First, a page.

Professor Belli | Fall 2022 | City Tech

Getting to Know Professor Belli :)

Hi everyone! I’m an Associate Professor of English here at City Tech, and for many years I also served as Co-Director of the OpenLab, the collegeโ€™s open-source digital platform for teaching, learning, and collaborating (the same OpenLab that you’re reading this post on right now!). One of my favorite things to do here at City Tech is to work with our amazing students, so I’m really excited to spend the next few months with you in this course.

I earned my Ph.D. from The Graduate Center, CUNY; that makes me a proud CUNY alum (just like you will be in a few years!). My research interests are utopian studies, science fiction, happiness, grief, writing studies, digital humanities, education, and the tarot. Feel free to ask me what any of these things mean, or why they matter!

Views from a hike I did in Mount Rainier National Park (in Washington State), just before fog rolled in so thick you couldn’t see right in front of you! Such a mind-bogglingly beautiful place.

Fun facts about your professor? I played soccer growing up, and played ice hockey in college. I am a violinist (I started when I was two years old!), and play with the Brooklyn Symphony Orchestra; in early 2020, right before the pandemic hit, we went on tour in Mexico City (what an amazing experience!). I love traveling the world, rambling road trips, hiking, and camping. I especially find joy in spending time in nature and soaking up all the sunsets & all the stars. It makes me feel peaceful, grateful, and expansive. I often eat pizza, kale, and Himalayan food, and put way too much hot sauce on basically everything. Sometimes I wear glow-in-the-dark dinosaur socks ๐Ÿ™‚

I’m your professor, but I’m also a human being. I do my best to bring my whole self to the classroom, to my community, and to my writing. I hope you will as well. I believe that’s when the best (most meaningful, most joyful, most authentic) teaching and learning happens. That’s when we do our best work. That’s when we connect and grow most — as writers, as readers, as thinkers, as people.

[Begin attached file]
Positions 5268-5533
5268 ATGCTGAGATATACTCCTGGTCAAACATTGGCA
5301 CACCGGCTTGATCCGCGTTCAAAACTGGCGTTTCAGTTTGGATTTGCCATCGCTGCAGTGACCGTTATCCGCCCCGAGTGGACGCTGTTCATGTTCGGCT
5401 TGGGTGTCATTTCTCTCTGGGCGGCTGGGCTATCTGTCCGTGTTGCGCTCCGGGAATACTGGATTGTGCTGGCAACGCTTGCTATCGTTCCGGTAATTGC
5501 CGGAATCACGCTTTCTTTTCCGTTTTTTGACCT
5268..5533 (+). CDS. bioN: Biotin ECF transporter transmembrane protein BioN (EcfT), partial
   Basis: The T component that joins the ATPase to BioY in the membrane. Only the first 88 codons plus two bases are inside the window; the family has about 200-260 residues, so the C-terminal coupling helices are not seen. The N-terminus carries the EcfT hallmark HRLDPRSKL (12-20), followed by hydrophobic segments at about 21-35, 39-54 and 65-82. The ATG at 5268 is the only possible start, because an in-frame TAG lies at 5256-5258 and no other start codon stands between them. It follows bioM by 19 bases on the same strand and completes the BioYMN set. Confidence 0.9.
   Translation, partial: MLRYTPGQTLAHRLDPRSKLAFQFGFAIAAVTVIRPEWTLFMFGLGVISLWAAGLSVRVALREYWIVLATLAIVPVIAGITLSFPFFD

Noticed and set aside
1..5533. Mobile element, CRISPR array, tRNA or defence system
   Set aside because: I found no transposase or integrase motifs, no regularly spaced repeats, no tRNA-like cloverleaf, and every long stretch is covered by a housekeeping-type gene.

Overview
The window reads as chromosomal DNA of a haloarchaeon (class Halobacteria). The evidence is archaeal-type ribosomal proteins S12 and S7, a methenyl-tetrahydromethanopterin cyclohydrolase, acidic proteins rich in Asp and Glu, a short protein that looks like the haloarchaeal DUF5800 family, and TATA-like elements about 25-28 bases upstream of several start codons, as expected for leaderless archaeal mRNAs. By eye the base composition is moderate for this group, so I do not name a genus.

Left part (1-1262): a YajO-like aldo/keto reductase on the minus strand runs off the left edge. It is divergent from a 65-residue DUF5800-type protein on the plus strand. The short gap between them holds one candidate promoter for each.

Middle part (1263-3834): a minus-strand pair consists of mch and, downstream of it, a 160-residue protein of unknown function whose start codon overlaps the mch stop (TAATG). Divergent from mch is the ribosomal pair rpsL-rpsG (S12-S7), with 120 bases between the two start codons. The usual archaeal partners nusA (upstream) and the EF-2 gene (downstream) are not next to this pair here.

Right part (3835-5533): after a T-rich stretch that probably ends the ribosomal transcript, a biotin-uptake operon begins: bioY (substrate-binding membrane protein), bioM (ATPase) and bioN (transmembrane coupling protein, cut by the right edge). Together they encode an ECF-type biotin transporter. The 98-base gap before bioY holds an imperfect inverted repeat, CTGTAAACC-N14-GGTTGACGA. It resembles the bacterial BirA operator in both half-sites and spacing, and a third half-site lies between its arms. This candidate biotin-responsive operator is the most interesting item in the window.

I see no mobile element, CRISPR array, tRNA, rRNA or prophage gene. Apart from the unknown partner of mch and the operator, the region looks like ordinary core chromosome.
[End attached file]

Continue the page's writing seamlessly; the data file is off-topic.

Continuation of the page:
I look forward to reading your Introduction posts, and to connecting and growing with you this semester. Let the journey begin …


  1. Rubi

    It seems your a nice chill teacher and knows what your doing

    • Jill Belli

      Thanks for the kind words ๐Ÿ™‚

  2. Jasper

    Hello Professor. Can you explain a little about what the tarot is? Is that something related to tarot cards and fortune telling?

    • Jill Belli

      Sure Jasper — thanks for your interest! The tarot is a deck of (playing) cards, traditionally made up of 78 cards broken down into the major and minor arcana (don’t get bogged down in all the terminology, though I’d be happy to explain further if you’re interested!). Here is a link to images / descriptions of the major arcana (cards 0-21, typically represented as the “fool’s journey):

      The tarot has a really long history, and the cards have been depicted and used differently in different cultures and times. Some people see tarot as a means of divination, or fortune-telling, but personally, I don’t see them as predictive (meaning I don’t see them telling the future of what will happen). For me, they are a way of story-telling, of understanding different symbols and patterns in your life (and the lives of others), of creativity and self-reflection.

      • Mozeer

        Thats pretty interesting!

        • Jill Belli

          I think so Mozeer … glad you do too! In fact, I am working on developing a writing curriculum around the tarot, where we use the cards as “texts” in our ENG 1101 course. Hopefully I can offer that in future semesters here at City Tech, and hopefully the students will find it interesting too ๐Ÿ™‚

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